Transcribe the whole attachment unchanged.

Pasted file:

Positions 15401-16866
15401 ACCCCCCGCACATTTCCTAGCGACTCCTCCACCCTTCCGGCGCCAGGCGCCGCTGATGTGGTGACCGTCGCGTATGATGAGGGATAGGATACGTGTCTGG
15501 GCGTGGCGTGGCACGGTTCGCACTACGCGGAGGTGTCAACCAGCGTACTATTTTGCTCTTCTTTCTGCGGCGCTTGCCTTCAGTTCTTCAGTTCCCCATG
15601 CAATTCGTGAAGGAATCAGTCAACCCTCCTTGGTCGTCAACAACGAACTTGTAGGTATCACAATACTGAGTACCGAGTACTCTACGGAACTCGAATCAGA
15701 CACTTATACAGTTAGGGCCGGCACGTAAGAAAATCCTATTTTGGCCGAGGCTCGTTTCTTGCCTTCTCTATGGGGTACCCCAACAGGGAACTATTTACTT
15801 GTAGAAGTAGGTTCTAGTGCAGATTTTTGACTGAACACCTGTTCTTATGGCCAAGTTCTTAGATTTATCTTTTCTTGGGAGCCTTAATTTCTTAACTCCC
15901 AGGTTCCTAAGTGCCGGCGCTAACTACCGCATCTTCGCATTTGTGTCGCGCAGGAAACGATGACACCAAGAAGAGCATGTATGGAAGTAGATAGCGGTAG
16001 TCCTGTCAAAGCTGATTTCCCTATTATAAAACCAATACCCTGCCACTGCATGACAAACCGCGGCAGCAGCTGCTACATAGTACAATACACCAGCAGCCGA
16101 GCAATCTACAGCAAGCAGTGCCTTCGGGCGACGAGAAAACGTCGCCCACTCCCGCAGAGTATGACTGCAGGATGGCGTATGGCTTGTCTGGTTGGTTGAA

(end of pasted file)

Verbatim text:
Positions 15401-16866
15401 ACCCCCCGCACATTTCCTAGCGACTCCTCCACCCTTCCGGCGCCAGGCGCCGCTGATGTGGTGACCGTCGCGTATGATGAGGGATAGGATACGTGTCTGG
15501 GCGTGGCGTGGCACGGTTCGCACTACGCGGAGGTGTCAACCAGCGTACTATTTTGCTCTTCTTTCTGCGGCGCTTGCCTTCAGTTCTTCAGTTCCCCATG
15601 CAATTCGTGAAGGAATCAGTCAACCCTCCTTGGTCGTCAACAACGAACTTGTAGGTATCACAATACTGAGTACCGAGTACTCTACGGAACTCGAATCAGA
15701 CACTTATACAGTTAGGGCCGGCACGTAAGAAAATCCTATTTTGGCCGAGGCTCGTTTCTTGCCTTCTCTATGGGGTACCCCAACAGGGAACTATTTACTT
15801 GTAGAAGTAGGTTCTAGTGCAGATTTTTGACTGAACACCTGTTCTTATGGCCAAGTTCTTAGATTTATCTTTTCTTGGGAGCCTTAATTTCTTAACTCCC
15901 AGGTTCCTAAGTGCCGGCGCTAACTACCGCATCTTCGCATTTGTGTCGCGCAGGAAACGATGACACCAAGAAGAGCATGTATGGAAGTAGATAGCGGTAG
16001 TCCTGTCAAAGCTGATTTCCCTATTATAAAACCAATACCCTGCCACTGCATGACAAACCGCGGCAGCAGCTGCTACATAGTACAATACACCAGCAGCCGA
16101 GCAATCTACAGCAAGCAGTGCCTTCGGGCGACGAGAAAACGTCGCCCACTCCCGCAGAGTATGACTGCAGGATGGCGTATGGCTTGTCTGGTTGGTTGAA